Way Station gets money to assist homeless veterans

November 15, 2006|by ERIN CUNNINGHAM

HAGERSTOWN - Two federal grants will help provide housing and job assistance in Hagerstown for homeless veterans.

"These are people who have served their country, and this will allow them to continue to give to the community," said Scott Rose, president of Way Station Inc.

Way Station Inc. received two grants totaling more than $44,000 by the U.S. Department of Veterans Affairs. The grants will be used to provide transportation for veterans who have none so they can commute to work, Rose said.

The money also will be used to operate a duplex on Washington Street in Hagerstown, where homeless veterans will be able to live until they are able to find their own housing.


Way Station Inc. provides services in four counties, including Washington and Frederick counties. It is a nonprofit mental health organization.

The program in Hagerstown will be called the "Welcoming Home" program.

"A major objective will be to support homeless veterans in employment," Rose said.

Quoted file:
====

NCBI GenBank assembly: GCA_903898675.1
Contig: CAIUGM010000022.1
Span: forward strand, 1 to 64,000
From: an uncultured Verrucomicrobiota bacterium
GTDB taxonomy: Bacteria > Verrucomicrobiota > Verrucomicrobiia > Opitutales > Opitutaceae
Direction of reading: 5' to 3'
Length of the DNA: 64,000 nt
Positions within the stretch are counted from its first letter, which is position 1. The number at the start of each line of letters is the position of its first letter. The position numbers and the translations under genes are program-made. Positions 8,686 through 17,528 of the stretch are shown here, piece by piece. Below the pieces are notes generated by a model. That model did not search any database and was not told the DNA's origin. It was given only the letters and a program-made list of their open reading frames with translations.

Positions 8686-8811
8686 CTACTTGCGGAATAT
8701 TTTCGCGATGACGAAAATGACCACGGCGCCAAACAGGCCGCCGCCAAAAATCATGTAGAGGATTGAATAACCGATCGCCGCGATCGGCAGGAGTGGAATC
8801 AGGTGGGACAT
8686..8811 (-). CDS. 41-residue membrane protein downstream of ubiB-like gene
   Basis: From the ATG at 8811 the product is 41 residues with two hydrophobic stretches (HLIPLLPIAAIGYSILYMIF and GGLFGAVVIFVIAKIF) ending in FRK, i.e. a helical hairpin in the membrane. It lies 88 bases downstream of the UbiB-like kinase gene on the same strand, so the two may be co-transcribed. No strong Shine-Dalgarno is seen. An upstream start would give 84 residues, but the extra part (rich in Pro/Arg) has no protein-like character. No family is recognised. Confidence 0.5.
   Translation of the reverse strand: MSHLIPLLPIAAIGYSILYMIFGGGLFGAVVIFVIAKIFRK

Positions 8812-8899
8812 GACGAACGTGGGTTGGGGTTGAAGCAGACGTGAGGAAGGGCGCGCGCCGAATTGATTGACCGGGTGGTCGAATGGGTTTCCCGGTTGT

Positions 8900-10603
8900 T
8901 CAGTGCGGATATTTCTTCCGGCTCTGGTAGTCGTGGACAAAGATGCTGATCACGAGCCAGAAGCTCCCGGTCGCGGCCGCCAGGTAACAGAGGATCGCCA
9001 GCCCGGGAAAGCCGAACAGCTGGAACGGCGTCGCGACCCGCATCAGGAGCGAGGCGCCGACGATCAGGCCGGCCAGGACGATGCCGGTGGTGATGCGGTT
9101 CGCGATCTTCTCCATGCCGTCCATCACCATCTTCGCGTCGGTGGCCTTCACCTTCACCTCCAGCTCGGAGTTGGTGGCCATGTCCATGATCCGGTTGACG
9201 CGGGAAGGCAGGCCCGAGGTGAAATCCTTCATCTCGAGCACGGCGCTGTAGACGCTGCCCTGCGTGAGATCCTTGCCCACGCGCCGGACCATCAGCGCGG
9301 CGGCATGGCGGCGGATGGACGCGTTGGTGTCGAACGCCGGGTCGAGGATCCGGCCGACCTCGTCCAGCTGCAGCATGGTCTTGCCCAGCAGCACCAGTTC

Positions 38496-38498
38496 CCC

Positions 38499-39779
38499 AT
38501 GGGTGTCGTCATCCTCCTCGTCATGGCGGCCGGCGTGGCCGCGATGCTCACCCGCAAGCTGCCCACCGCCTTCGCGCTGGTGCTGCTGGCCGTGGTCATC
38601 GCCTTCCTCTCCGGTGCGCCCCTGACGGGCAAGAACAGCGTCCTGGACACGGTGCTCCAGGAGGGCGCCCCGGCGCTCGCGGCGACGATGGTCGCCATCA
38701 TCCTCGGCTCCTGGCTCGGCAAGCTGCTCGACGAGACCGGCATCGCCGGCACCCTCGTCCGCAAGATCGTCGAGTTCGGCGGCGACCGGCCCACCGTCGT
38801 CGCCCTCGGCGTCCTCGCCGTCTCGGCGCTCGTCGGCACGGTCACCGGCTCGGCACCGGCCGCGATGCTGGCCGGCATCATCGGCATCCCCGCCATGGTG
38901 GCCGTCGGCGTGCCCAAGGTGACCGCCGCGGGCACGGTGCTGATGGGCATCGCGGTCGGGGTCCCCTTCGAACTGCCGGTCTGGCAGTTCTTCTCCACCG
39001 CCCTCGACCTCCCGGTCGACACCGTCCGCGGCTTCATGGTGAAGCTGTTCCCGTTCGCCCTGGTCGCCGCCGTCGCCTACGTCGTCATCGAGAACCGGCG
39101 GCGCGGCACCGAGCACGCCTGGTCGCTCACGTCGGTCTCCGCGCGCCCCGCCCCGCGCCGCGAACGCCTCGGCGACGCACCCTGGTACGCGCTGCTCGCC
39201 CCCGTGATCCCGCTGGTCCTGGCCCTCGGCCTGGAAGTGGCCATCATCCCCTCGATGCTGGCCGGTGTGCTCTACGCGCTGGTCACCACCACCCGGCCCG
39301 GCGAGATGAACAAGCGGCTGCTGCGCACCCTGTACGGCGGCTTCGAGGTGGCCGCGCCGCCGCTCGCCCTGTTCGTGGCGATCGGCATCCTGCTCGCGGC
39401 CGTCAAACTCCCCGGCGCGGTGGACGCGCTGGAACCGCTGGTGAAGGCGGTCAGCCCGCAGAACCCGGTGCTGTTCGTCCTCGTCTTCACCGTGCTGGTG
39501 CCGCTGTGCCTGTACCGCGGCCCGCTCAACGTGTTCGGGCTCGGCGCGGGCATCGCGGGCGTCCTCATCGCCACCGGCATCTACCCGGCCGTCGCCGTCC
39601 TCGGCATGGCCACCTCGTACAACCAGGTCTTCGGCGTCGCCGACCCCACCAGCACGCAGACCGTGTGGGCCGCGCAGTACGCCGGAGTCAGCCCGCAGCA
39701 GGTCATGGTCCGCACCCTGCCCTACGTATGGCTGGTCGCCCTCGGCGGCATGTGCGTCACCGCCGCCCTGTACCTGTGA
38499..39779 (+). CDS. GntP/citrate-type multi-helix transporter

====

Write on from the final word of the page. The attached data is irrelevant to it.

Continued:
He said the goal was to have veterans working in the community within seven months to one year.

The veterans will have to pay to live in the home on Washington Street, but rent will be based on what they are able to pay.

"If they have nothing, they pay nothing," Rose said. "Hopefully, they'll be working pretty soon. Men and women who have served our country proudly, who for whatever reason may be homeless. But they certainly have the skills to be working and just need some vocational retraining or support in finding the career of their choice."

The home will be able to accommodate 10 residents.

Rose said there are more homeless veterans in the area than people might realize. The U.S. Department of Veterans Affairs will be referring the veterans to Way Station for involvement in the program.

Rose said the age range of homeless veterans varies from older veterans who served in the Vietnam war to younger men and women returning from Iraq and Afghanistan.

"These are people who have put their lives on the line for us," Rose said. "The least we can do is help them find employment."

Rose said the program was a partnership among several agencies, including the U.S. Department of Veterans Affairs, at least two Maryland departments and the Washington County Gaming Commission.

Way Station's grants for this project are among 52 grants recently announced by Veterans Affairs, totaling nearly $11.6 million to public, private nonprofit and faith-based groups for programs assisting homeless veterans, according to a written release.

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